Life Is Short, Especially Life With CancerMy great aunt was diagnosed with a malignant type of brain cancer last spring. At first the doctors thought it was inoperable, but they soon did surgery to remove part of the tumor. I haven't thought much about the cancer until today when my great-grandmother called my mom to check up on us and tell us about how my great aunt is doing. She isn't doing well. She's now in a wheelchair, she can't remember much of anything, she repeats herself while speaking, and she's near blind. We don't think she'll be living much longer and it's incredibly sad. She was always this upbeat, talkative, friendly, and optimistic person that would have people over every weekend. She was a nurse doing hospice work, and now she is the one who has to have special care. She's the type that you would never expect such a traumatic thing such as brain cancer to happen to her.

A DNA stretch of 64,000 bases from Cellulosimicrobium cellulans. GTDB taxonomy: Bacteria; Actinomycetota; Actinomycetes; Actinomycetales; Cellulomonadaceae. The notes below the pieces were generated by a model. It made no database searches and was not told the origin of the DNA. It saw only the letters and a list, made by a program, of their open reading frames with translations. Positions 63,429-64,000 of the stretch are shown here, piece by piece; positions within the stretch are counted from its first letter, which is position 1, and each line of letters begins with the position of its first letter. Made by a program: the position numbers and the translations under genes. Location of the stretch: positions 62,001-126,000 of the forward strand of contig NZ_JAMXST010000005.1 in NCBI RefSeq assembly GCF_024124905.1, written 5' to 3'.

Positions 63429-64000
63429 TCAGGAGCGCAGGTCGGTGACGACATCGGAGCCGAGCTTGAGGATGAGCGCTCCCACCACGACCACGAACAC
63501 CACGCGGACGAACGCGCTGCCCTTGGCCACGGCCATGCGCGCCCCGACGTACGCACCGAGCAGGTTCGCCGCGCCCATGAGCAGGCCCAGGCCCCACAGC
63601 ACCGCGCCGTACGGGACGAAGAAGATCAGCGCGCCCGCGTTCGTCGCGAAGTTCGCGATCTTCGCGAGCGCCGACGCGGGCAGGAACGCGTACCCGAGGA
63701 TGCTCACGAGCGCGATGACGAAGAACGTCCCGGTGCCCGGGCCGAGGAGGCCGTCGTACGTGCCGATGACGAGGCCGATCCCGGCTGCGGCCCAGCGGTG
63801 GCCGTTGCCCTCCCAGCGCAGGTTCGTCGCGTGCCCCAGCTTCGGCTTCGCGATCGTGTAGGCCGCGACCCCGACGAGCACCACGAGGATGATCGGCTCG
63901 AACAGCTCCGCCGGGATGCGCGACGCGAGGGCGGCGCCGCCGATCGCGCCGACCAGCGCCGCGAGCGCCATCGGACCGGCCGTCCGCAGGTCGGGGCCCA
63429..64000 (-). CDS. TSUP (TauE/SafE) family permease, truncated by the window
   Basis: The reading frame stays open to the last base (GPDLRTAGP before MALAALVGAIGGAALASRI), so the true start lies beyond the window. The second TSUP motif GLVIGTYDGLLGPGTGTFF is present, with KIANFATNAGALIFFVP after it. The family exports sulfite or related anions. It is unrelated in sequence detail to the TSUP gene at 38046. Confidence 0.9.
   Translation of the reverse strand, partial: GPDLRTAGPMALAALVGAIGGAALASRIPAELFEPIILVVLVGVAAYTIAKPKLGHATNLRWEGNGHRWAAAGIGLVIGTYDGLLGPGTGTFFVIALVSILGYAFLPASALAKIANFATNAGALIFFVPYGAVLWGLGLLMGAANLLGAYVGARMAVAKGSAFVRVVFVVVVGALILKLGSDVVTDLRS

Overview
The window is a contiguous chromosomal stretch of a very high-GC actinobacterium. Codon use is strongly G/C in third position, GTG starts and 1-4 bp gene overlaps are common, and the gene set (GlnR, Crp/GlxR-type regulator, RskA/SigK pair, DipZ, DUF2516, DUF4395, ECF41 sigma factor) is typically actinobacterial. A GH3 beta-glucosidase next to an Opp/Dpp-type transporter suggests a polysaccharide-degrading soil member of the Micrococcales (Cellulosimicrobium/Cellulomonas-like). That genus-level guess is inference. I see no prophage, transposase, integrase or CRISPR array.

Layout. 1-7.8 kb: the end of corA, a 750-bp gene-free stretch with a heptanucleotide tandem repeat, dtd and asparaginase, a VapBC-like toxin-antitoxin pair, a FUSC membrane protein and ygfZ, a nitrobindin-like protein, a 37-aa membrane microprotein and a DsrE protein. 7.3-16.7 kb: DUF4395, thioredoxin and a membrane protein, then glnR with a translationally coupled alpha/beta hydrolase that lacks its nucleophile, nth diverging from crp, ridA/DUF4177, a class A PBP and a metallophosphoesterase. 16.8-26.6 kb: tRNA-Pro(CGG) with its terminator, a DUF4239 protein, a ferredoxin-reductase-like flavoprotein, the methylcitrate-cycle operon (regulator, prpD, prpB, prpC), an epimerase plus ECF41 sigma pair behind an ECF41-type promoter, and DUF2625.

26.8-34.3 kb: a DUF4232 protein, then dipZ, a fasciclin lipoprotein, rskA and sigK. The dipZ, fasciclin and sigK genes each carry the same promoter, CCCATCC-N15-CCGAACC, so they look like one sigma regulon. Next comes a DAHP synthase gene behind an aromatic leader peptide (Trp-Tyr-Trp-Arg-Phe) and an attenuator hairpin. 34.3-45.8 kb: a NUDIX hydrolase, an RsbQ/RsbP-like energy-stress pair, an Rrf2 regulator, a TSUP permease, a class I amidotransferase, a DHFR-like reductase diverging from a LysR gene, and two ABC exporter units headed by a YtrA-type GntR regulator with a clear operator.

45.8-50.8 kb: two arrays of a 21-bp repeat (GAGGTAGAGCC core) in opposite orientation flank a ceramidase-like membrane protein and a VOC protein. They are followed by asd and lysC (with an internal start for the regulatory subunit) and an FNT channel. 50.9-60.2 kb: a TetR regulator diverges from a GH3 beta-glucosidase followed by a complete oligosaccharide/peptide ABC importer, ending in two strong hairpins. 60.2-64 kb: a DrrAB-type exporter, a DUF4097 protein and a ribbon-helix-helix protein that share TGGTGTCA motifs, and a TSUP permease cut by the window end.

It's sad, I don't know her as well as I'd like to have just because she lives in California and only came to visit once a year or so when I lived in North Carolina. I went to Cali once with my family six years ago, and I haven't really seen her since. She used to send my family birthday cards, Christmas cards, and emails about her recent adventures around the world. We don't get those anymore because her illness has taken a toll on her life and her basic functions. The more I think about it, the more I come to the realization of it, and the less I'm in denial of it is starting to impact me. I can't deny it anymore. It's just too advanced to deny. A million prayers won't save her, a million words of sympathy and encouragement won't save her, a million doctors with strong chemo and drugs won't save her. As much as I hate to say it, the cancer is pretty much a lost cause. Not even hope can save her. It's time to be honest with myself, and with my family. I need to prepare myself for what is to come.
It's still a shock, even a year into the cancer. I'll never see her again. I don't even think I could make it to the funeral because I have no money for plane tickets. It's sad that money holds people back from everything. If only money wasn't everything these days...If only I could've seen her again, you know, normally, not sick...
It's amazing that an illness can destroy everything...everything but memories.